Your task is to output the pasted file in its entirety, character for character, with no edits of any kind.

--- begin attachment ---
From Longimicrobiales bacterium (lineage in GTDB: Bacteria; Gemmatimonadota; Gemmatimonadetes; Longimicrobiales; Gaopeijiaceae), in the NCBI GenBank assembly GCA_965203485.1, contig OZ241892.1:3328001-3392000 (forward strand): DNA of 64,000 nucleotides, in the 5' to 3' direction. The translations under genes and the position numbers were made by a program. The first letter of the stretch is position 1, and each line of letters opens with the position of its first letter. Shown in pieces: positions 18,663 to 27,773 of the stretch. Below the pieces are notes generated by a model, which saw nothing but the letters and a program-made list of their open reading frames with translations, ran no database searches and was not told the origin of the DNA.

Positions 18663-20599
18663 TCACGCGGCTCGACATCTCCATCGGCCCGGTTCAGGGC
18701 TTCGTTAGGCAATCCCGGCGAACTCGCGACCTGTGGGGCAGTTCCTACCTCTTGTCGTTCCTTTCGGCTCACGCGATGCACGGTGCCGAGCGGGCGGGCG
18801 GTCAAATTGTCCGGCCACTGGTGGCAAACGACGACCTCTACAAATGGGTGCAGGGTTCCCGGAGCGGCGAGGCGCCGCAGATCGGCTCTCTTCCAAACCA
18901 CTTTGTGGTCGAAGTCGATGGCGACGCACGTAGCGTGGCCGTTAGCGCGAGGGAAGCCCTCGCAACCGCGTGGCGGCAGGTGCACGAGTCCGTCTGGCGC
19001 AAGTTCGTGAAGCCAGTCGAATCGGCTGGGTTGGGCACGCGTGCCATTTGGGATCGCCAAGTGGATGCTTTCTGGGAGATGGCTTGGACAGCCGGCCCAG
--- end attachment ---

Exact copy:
From Longimicrobiales bacterium (lineage in GTDB: Bacteria; Gemmatimonadota; Gemmatimonadetes; Longimicrobiales; Gaopeijiaceae), in the NCBI GenBank assembly GCA_965203485.1, contig OZ241892.1:3328001-3392000 (forward strand): DNA of 64,000 nucleotides, in the 5' to 3' direction. The translations under genes and the position numbers were made by a program. The first letter of the stretch is position 1, and each line of letters opens with the position of its first letter. Shown in pieces: positions 18,663 to 27,773 of the stretch. Below the pieces are notes generated by a model, which saw nothing but the letters and a program-made list of their open reading frames with translations, ran no database searches and was not told the origin of the DNA.

Positions 18663-20599
18663 TCACGCGGCTCGACATCTCCATCGGCCCGGTTCAGGGC
18701 TTCGTTAGGCAATCCCGGCGAACTCGCGACCTGTGGGGCAGTTCCTACCTCTTGTCGTTCCTTTCGGCTCACGCGATGCACGGTGCCGAGCGGGCGGGCG
18801 GTCAAATTGTCCGGCCACTGGTGGCAAACGACGACCTCTACAAATGGGTGCAGGGTTCCCGGAGCGGCGAGGCGCCGCAGATCGGCTCTCTTCCAAACCA
18901 CTTTGTGGTCGAAGTCGATGGCGACGCACGTAGCGTGGCCGTTAGCGCGAGGGAAGCCCTCGCAACCGCGTGGCGGCAGGTGCACGAGTCCGTCTGGCGC
19001 AAGTTCGTGAAGCCAGTCGAATCGGCTGGGTTGGGCACGCGTGCCATTTGGGATCGCCAAGTGGATGCTTTCTGGGAGATGGCTTGGACAGCCGGCCCAG